But according to DeLauro, “legislation, especially health care reform, is defined by finding middle ground.”

“It's maybe a compromise where no one is that happy. It would appear that you've got the Catholic Bishops who aren't happy. But [Sen. Ben] Nelson (D-Neb.) found his way there as did Senator Bob Casey (D-Penn.) and the pro-choice side said, ‘We don't like this as much as we would like to not deal with this language.’ But, you know, we're not going to defeat health care.”

With “regard to the Catholic Bishops, they now have an opportunity to not hold health care hostage in the way that they did and tried to do in the Senate,” DeLauro added.

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Pope sees reasons for hope in 2010

Vatican City, Jan 4, 2010 (CNA) - Pope Benedict XVI delivered a stirring message from the window of his apartment in the Vatican Palace above a packed St. Peter’s Square on Sunday. Before reciting the Angelus, he welcomed the New Year with an invitation to hope and a reminder that the faithful have a responsibility to collaborate with God.

The Pope began by saying that despite problems in the Church, the world and our family lives, we can always trust in God to be our hope, a hope that does not rely on “improbable prognostications” or “economic forecasts.” This is also not a hope in a “generic religiosity, or in a fatalism feigned as faith.”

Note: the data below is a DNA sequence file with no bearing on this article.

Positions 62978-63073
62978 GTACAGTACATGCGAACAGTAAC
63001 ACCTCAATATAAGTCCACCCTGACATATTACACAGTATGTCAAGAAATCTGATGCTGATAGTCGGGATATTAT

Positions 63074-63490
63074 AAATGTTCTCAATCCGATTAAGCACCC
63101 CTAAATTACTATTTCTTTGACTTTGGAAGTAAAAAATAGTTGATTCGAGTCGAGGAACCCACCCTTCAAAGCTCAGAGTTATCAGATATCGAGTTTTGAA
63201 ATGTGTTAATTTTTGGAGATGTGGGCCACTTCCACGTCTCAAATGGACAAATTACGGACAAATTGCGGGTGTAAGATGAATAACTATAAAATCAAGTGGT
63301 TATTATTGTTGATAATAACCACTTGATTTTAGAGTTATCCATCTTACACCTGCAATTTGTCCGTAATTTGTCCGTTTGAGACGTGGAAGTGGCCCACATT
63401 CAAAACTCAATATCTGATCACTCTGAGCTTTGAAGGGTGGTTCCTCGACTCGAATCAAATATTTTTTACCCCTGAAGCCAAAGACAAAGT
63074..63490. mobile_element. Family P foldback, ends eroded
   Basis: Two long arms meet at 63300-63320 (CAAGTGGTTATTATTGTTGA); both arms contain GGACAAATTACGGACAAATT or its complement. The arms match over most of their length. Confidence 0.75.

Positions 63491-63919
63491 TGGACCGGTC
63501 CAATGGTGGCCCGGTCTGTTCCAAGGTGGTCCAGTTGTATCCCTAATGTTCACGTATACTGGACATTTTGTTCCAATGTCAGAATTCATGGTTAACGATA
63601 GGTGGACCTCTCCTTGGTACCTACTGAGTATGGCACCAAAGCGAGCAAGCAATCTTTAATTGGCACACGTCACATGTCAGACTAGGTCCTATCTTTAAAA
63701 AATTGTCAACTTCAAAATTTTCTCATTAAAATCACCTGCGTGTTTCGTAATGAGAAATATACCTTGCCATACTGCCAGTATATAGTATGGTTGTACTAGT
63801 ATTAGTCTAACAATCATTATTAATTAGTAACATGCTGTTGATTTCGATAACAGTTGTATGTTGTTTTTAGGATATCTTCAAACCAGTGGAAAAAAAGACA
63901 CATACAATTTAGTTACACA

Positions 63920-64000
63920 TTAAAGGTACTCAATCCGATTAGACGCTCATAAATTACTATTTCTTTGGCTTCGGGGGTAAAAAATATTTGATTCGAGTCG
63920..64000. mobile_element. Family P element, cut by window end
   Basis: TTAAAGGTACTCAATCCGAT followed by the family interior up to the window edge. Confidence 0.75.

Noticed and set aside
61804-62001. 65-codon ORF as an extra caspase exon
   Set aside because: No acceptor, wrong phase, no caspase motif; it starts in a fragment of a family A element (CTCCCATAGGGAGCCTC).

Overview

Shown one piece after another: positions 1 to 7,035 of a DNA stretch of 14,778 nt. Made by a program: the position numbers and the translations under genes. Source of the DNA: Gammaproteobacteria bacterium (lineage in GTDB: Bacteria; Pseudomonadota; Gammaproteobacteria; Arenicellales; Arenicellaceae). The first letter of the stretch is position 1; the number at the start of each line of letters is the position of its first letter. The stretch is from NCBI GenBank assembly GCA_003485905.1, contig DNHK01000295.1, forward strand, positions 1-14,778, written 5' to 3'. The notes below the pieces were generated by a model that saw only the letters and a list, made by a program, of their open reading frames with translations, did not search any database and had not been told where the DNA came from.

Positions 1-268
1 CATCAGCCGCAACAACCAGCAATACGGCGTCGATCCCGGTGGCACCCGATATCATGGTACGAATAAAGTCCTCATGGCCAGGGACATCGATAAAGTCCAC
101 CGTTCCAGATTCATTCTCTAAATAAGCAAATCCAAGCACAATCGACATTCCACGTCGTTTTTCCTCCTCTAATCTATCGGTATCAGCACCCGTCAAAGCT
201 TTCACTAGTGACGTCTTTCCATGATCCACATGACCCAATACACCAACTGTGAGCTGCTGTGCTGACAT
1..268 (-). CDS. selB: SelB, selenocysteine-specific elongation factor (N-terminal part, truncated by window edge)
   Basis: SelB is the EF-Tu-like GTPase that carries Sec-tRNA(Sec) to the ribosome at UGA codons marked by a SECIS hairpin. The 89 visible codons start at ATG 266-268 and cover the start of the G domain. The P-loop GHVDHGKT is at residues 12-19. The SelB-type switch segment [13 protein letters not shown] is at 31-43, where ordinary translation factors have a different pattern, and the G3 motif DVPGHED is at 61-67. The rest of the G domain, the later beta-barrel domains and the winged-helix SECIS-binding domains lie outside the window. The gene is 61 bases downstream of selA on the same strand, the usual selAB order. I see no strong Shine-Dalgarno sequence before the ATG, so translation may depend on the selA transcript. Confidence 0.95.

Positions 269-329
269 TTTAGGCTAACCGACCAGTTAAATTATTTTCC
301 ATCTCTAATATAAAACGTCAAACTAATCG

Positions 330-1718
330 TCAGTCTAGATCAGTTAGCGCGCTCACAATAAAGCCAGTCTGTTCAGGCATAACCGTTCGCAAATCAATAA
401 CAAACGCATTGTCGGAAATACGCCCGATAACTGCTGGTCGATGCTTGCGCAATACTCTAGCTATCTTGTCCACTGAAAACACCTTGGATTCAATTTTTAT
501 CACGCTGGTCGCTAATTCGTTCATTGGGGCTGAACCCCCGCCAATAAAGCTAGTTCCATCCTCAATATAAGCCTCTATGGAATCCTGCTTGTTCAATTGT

“We trust in the God that revealed completely and definitively in Jesus Christ His will to be with man, to share his story, to guide us all to His kingdom of love and life,” continued the Holy Father.

The Pontiff referred to the three biblical readings from Sunday’s Eucharistic liturgy as being “of extraordinary wealth” in illuminating this revelation.  “These texts,” he explained, “affirm that God is not only creator of the universe – an aspect also in common to other religions – but that He is the Father… .” 

Through these readings, Benedict XVI said, we know that God chose us as His adopted children, first among creation, and even made himself man to live among us, thus, making “all of the fullness of divinity” bodily present.

The true reason for us to have hope, continued the Pope, is “the meaning given to history because it is 'inhabited' by the Wisdom of God.”

However, he noted, this “divine design” does not come about on its own, but is a “project of love,” which generates and asks for freedom.

“Each man and woman is responsible for taking Him in to their own lives, day by day.”
Thus, said the Pope, the value of the year 2010 for us is contingent on our ability to “collaborate with the grace of God,” according to our individual responsibilities.

The Pontiff concluded by using the example of the Virgin Mary as a spiritual model, because when she gave her consent the Son of God was conceived.